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Policy statement on the use of the randomized trial

A paper prepared by John Heron for the Research Council for Complementary Medicine, London, 1983.

It has been classically acknowledged (Hill Br Med J 1963 ii 1043-1049) that it is only appropriate to use the randomized trial in medical research when it is uncertain which of two treatments being compared is the more efficacious, when there is a genuine 50-50 chance that either is as effective as the other. There are two issues here. Firstly, how often is this condition met within orthodox medical research? Secondly, is it a condition that can be met when you are wanting to compare not simply two treatments within the same overall medical paradigm, but two treatments each of which belongs to a different medical paradigm? A positive answer to the second question at least requires that the two different medical paradigms, for example allopathy and homoeopathy, share the same criteria of effective outcomes. But there are deeper moral problems.

The randomized trial is easiest to implement, and most valid methodologically, when patient consent to enter the trial is not sought. For then there is no loss of accrual to the trial by patient dissent, no problem in recruiting sufficient doctors to participate, no issue about disturbing patient confidence in the doctor-patient relationship, and no interfering test variable arising from the information-giving activities involved in seeking consent. Hence patient consent in this country is often not sought, or is at best thought to be “desirable but not obligatory” (Cancer Research Campaign Working Party Br Med J 1983 286 1117-1121).

We consider that patient consent is obligatory before entry into a randomized trial. Respect for personal autonomy has priority over the claims of statistical argument. And respect for patient autonomy entails that practitioners honour the right of each patient to fully informed self-determination in the selection of available treatments. Hence prospective entrants to a trial should be told that participants in the trial will have their treatments selected by a randomizing process, and told what the alternative treatments involved in the trial are. The patient can then either agree to randomized selection, or decide not to enter the trial and request one of the treatments involved in it.

It is sometimes argued that since doctors do not know which is the better of two or more treatments in the trial, nothing material is withheld if patients entering the trial are not told about the random selection of treatments. But this rather shockingly assumes that it is only the medical view about the status of the treatments in the trial that counts. We consider that patients have an important right to exercise their reasoning, hunches, preferences in relation to the treatments being tested, even if this leads to the loss of accrual to the trial and to the exercise of irrational preference (Cf Schafer N Eng J Med 1982 307 719-724). Often patients are not told about randomization precisely because it is feared that they may opt for self-determination in the selection of treatment; but such a practice of not telling makes the researchers morally subversive of patient autonomy.

If you use randomized trials to compare conventional with complementary therapies, you are asking entrants to the trial to forgo the exercise of their intelligent self-determination in the selection of available treatment to a rather extreme degree. For you are not simply asking them to agree to be randomly allocated to different treatments within the same medical paradigm or overall medical philosophy; you are asking them to agree to be randomly allocated to treatments within quite different medical paradigms. It would seem educationally and medically immoral not to explain fully to prospective entrants to the trial the difference between the two paradigms; but the result of such explanation might be massively to disrupt and skew accrual to the trial.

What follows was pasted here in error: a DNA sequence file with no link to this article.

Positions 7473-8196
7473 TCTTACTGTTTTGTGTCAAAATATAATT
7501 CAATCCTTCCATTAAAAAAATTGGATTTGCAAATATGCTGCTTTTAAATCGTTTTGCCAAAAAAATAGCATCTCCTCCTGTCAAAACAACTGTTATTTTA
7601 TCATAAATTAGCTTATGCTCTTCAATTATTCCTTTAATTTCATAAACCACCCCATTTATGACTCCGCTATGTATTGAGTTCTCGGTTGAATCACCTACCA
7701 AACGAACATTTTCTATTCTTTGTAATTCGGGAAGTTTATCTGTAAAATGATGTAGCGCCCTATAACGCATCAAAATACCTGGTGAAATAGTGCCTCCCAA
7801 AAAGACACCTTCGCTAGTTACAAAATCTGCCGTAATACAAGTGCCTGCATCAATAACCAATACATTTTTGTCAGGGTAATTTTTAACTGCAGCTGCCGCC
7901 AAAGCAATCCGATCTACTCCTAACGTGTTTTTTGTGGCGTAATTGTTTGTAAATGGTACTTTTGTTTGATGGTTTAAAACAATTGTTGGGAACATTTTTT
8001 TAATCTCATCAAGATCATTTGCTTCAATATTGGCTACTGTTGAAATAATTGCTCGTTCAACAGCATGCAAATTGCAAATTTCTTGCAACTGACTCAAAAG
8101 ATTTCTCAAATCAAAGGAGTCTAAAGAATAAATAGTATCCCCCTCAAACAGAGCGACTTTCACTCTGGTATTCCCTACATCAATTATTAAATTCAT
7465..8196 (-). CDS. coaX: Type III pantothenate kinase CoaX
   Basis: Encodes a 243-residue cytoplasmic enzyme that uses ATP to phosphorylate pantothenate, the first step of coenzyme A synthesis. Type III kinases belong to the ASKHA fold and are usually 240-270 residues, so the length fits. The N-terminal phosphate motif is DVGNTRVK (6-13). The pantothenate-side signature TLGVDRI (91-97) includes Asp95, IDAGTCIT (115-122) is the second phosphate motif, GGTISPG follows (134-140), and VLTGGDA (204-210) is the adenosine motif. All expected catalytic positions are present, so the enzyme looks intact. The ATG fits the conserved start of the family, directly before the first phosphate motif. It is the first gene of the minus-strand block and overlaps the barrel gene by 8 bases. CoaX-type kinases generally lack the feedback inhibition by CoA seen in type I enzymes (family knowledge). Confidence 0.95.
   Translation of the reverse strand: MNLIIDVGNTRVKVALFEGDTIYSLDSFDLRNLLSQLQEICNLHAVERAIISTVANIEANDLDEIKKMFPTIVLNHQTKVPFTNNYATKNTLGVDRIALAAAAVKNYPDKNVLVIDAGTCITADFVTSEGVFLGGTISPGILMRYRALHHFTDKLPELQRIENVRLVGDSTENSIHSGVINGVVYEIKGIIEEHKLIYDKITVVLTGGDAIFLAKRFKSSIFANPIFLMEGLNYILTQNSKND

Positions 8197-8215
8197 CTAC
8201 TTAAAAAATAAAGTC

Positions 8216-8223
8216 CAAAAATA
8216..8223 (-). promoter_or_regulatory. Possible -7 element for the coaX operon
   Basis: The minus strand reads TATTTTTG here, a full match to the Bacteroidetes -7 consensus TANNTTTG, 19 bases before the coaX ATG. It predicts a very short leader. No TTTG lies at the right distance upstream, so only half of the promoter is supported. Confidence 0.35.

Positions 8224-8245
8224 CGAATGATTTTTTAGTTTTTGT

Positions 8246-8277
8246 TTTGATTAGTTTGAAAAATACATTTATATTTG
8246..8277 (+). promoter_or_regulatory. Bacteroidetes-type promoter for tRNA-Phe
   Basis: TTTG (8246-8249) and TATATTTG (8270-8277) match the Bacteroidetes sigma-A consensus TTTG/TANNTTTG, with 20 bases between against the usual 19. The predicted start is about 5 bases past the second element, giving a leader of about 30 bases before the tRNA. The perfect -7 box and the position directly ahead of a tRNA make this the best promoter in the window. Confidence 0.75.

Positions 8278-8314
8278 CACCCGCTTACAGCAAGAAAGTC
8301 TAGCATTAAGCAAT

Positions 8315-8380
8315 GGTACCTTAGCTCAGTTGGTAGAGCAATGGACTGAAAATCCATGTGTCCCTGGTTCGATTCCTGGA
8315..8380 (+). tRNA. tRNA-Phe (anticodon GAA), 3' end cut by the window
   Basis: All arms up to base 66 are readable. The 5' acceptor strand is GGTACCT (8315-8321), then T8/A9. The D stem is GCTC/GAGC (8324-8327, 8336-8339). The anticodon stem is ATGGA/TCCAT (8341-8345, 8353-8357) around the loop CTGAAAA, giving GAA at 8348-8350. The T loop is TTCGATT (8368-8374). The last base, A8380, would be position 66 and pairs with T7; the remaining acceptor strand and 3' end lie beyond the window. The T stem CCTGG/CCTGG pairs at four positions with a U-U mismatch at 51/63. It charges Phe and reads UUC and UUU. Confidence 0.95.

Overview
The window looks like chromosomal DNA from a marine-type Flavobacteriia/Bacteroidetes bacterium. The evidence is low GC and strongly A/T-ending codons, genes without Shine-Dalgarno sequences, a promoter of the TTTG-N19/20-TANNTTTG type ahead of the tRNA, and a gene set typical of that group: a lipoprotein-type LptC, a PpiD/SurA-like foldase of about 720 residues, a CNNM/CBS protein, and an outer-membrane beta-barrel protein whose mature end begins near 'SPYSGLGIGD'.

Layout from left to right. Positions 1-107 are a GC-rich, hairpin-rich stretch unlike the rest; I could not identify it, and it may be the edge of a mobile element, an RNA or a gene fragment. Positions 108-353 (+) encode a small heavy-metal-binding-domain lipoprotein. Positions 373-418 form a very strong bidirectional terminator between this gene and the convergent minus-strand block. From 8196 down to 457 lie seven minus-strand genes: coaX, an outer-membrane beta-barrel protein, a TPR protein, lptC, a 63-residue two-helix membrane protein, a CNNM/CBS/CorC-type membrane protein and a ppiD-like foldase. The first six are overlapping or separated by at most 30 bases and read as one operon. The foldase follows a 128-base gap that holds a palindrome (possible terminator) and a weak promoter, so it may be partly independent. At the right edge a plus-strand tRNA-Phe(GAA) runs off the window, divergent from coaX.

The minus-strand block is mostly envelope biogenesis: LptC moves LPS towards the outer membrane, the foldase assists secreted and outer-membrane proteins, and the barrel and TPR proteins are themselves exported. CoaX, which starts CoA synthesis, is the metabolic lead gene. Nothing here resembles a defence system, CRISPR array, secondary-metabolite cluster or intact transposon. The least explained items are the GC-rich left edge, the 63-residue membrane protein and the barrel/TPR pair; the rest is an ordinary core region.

We acknowledge that if patient consent to entry into a randomized trial is sought on the basis of full information about the treatments to be tested and the randomized selection of them, then this tends to be subversive of the trial. If many prospective trial patients opt out, then accrual to the trial is undermined and accrual can no longer claim to be random but is biased in favour of those who opt in. Prospective participating doctors may drop out at the thought of all the consent-seeking activities involved and their possible effects on doctor-patient relationships. Furthermore, all the information-giving and consent-seeking may constitute a treatment and test variable that itself clouds the experimental treatment effect. We think these subversive tendencies should be accepted: the moral principle of patient autonomy has precedence over the statistical rationale for the randomized trial. If morality and methodology conflict, it seems to us that the onus is upon us to develop methodologies that harmonies with our morality, rather than compromise with morality on the probably false assumption that we are dealing with an immaculate methodology.

We consider that the randomized trial does have further limitations. Firstly, randomization generates statistical information by trying to make patients as homogeneous as possible, and this by controlling for all sorts of “irrelevant” variables other than the one primary variable being studied. But patients, of course, are highly heterogeneous: some patients with certain personal characteristics may benefit from one kind of treatment, and other patients with other sorts of characteristics may benefit from another kind of treatment. But a randomized study of these two treatments might show no statistically significant difference in their efficacy. Thus randomization tends to “obscure, rather than illuminate, interactive effects between treatments and personal characteristics” (Weinstein N Eng J Med 1974 291 1278-1285). Now the practical question is often what is the treatment of choice for this individual and idiosyncratic patient. But the data derived from randomized clinical trials cannot help with this question, since randomization is designed to eliminate any effect from idiosyncratic variables.